Faulks' Cold War love story
On Green Dolphin Street, an intriguing new novel by best-selling British author Sebastian Faulks, is a love story set in America, 1960. When Frank Renzo meets Mary van der Linden, she appears to be the epitome of the affable helpmate for her husband, Charlie, a British diplomat. If she lacks anything, it might be a long dormant sense of life's transcendancy which Renzo, a New York reporter, somehow stirs within her.
Charlie, disguising simmering troubles of his own, unwittingly encourages their friendship. Thus Frank and Mary are able to begin their liaison in New York, eventually forcing them to confront the central dilemma of the novel: love or duty? In telling this story, Faulks employs his own experience as a journalist. He accumulates a wealth of descriptive detail; his settings including Greenwich Village, London, Moscow and in flashback, Dien Bien Phu, in Vietnam are all keenly rendered. He also makes interesting observations about such far-flung topics as Nixon, diplomatic speech and the FBI.
Faulks' special focus, though, is on the sadness, the endings, that cling stain-like to his characters' lives. Mary, Frank and Charlie live with memories of World War II (in which Charlie and Frank served) and an apprehensiveness toward the Cold War. This lends Frank and Mary's affair an almost moral urgency. This anxiety contributes, too, to a breakdown Charlie suffers in Moscow, an event that further complicates Mary's life.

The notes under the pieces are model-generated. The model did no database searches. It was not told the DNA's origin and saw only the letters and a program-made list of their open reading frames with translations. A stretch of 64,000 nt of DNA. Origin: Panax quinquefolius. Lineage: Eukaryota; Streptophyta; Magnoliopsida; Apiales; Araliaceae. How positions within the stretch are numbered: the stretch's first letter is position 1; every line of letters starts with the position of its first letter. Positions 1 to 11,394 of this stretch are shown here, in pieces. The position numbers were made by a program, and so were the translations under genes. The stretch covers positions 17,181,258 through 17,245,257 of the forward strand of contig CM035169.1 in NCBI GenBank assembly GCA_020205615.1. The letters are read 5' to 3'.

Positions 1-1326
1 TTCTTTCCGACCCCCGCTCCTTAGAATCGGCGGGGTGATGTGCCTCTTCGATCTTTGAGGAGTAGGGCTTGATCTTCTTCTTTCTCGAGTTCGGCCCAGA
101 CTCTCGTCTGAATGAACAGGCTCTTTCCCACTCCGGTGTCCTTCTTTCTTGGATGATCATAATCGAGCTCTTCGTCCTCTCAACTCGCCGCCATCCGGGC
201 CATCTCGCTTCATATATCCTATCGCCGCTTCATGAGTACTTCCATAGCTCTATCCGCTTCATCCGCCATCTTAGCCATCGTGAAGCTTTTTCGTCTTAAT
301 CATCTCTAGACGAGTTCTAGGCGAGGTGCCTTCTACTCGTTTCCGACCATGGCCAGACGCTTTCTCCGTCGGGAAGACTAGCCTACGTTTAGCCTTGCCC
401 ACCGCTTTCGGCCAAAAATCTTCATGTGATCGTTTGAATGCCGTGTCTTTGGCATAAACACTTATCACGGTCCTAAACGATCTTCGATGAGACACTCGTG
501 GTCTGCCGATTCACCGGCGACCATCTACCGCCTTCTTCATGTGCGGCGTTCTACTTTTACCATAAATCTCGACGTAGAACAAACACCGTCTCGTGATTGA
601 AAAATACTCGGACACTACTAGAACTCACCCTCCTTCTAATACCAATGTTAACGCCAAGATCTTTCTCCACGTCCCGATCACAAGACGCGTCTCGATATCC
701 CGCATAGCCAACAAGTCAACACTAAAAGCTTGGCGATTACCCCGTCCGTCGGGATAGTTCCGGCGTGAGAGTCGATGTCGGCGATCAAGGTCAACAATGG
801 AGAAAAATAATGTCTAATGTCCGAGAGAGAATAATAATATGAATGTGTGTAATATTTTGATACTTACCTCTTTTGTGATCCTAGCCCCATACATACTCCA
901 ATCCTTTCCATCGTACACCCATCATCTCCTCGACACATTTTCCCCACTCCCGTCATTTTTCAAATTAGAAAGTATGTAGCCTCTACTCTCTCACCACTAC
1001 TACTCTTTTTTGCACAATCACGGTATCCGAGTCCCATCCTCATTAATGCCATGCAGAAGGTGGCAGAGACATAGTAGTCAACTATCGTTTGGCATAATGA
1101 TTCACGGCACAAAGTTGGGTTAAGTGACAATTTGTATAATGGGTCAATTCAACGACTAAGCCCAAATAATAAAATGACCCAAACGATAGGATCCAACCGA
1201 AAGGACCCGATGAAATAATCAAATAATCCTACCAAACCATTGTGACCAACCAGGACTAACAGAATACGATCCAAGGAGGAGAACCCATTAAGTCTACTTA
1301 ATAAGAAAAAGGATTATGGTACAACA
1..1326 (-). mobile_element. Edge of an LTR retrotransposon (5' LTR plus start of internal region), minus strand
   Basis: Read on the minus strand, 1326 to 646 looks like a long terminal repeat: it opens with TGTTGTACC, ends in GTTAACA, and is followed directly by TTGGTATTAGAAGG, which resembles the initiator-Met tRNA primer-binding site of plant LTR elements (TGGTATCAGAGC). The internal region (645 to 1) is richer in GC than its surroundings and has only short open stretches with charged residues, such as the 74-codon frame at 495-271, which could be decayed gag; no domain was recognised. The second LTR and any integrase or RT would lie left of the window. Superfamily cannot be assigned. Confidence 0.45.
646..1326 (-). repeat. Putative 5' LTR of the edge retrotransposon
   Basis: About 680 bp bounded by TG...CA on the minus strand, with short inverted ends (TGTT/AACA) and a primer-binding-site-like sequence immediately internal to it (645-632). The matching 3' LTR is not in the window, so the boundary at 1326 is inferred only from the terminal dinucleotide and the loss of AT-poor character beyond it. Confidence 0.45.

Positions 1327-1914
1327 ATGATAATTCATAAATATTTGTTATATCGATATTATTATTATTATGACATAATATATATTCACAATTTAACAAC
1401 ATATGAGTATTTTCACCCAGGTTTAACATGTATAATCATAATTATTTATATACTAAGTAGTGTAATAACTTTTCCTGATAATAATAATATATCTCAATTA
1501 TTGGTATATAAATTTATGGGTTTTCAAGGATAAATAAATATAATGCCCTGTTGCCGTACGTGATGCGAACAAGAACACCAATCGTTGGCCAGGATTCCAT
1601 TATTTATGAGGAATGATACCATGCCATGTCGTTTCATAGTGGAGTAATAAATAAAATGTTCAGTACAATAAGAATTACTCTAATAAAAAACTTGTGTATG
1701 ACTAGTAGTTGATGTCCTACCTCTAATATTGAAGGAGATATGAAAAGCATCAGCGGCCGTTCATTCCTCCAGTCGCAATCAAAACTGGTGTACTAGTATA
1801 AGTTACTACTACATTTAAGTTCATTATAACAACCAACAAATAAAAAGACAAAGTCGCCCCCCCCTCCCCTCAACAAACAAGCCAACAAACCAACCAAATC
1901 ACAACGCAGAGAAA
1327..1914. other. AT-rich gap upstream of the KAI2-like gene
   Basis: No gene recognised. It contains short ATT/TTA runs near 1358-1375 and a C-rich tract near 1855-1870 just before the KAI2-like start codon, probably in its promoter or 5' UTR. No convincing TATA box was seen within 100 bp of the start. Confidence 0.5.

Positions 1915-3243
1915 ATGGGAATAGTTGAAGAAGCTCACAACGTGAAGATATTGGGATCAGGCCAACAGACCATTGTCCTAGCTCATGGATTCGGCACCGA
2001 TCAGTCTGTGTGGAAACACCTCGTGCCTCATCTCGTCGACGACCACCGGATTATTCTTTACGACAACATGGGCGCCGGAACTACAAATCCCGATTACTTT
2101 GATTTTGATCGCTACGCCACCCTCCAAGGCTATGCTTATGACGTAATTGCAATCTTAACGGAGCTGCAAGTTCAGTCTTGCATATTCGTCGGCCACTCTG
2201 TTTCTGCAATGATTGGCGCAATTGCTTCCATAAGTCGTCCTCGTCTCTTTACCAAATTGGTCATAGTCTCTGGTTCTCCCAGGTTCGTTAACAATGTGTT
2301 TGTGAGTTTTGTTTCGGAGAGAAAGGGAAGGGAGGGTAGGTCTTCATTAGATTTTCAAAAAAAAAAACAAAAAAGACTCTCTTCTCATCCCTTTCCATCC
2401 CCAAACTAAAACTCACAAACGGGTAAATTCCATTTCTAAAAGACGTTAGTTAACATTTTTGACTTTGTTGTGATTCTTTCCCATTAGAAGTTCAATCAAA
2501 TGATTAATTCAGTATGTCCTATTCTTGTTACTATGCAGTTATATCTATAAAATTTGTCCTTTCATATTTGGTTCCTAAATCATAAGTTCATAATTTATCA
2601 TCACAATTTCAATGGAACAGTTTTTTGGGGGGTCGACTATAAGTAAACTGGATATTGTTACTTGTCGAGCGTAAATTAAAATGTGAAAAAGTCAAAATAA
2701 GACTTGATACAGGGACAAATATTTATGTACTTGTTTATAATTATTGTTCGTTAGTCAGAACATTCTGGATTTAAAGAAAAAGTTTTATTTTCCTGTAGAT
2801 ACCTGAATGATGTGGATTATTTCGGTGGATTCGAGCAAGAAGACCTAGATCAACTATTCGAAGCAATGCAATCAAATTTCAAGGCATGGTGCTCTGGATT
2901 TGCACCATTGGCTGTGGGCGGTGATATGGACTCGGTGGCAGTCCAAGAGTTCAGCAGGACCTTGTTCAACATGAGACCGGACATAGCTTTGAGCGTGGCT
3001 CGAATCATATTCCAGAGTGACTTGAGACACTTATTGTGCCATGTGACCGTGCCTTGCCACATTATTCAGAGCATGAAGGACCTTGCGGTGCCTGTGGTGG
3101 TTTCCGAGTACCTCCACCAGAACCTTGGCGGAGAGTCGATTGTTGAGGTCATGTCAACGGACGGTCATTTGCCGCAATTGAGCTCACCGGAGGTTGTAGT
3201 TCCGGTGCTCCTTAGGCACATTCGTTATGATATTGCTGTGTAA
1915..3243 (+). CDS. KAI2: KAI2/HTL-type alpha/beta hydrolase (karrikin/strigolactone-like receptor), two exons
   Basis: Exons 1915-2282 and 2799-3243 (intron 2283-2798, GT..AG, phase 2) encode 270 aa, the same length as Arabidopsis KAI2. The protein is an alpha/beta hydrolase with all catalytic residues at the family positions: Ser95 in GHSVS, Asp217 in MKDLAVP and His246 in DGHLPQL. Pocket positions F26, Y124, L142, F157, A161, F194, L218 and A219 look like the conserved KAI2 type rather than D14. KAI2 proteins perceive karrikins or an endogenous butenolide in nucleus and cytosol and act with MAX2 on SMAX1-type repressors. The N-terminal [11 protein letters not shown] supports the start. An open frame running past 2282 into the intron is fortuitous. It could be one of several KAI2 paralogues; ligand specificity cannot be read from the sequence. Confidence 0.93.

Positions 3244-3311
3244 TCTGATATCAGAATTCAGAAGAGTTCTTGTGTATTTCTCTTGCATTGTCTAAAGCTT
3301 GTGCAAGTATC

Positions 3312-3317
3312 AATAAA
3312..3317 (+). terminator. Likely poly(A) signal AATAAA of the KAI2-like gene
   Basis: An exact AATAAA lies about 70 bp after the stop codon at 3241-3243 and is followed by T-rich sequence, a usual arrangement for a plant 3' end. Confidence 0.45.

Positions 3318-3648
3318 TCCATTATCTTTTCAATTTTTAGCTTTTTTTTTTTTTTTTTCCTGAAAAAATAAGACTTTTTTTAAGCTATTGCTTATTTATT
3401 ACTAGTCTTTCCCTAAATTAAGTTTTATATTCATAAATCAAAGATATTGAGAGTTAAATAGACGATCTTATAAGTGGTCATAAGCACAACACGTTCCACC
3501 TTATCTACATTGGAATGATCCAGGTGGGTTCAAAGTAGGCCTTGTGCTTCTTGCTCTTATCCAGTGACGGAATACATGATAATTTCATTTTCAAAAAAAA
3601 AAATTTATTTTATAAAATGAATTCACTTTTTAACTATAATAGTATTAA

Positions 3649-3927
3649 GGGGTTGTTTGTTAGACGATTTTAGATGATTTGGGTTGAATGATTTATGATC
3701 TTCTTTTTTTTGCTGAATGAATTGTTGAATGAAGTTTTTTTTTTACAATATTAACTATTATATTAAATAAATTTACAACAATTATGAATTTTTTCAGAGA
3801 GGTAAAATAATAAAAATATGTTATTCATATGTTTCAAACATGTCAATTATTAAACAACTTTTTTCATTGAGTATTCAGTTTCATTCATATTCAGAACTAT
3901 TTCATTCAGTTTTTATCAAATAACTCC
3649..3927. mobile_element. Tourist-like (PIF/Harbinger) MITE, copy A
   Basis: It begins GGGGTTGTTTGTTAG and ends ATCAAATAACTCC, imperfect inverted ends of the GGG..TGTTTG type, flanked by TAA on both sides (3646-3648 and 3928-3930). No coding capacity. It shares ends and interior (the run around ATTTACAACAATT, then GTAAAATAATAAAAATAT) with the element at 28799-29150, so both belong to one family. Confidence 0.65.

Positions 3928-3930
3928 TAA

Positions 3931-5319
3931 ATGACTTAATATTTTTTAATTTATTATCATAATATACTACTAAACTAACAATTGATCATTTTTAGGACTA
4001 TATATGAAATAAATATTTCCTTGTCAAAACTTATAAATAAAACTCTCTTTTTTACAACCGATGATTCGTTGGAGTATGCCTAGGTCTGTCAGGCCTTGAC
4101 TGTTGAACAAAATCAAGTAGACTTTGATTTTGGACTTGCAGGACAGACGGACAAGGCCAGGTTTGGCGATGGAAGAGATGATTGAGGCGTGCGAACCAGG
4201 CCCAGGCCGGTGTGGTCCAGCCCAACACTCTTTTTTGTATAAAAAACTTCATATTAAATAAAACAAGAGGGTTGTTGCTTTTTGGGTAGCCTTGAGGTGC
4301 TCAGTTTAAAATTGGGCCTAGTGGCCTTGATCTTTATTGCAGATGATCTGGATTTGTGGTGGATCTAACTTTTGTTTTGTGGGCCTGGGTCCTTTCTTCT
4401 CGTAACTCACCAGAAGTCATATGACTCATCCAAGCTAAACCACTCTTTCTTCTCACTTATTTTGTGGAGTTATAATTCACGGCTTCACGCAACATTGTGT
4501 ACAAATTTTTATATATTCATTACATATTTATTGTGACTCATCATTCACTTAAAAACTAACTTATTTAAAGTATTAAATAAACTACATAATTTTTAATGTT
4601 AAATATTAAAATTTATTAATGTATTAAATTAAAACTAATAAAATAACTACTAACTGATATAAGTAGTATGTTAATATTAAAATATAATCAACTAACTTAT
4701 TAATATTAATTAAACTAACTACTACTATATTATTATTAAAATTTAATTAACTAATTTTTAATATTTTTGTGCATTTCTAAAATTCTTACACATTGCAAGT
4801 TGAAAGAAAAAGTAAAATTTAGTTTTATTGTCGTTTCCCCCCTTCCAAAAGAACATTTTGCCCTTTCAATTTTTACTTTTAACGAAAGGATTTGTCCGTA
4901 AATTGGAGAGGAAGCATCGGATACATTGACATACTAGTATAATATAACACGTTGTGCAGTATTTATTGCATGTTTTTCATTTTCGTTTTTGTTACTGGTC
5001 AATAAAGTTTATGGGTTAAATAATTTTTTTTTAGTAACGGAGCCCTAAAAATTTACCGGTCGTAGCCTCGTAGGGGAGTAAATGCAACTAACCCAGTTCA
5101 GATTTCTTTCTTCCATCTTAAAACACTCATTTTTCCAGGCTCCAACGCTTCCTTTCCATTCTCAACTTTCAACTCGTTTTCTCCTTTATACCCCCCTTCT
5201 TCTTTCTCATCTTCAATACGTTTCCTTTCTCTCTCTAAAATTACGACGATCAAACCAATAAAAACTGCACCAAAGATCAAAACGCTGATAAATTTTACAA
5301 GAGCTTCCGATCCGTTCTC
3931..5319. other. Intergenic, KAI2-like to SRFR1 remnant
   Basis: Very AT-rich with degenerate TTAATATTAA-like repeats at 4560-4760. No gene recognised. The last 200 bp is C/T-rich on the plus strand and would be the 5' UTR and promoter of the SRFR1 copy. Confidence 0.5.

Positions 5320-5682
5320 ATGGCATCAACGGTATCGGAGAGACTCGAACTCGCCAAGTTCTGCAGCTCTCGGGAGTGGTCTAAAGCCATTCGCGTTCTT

Faulks' unhurried manner and elaborate prose eventually work their magic: the story and its characters elicit both sympathy and respect. Take Charlie's moment of clarity as he ponders life through the prism of literature: "It might seem to glow with a little of that borrowed luster: it might seem after all to be charged with some transcendant value."On Green Dolphin Street is also the title of a Miles Davis jazz tune that Frank plays for Mary. It becomes for her, symbolic of the pathway to an exciting life one suffused with richness and purpose, if only temporarily.
Harold Parker is a writer in Gallatin, Tennessee.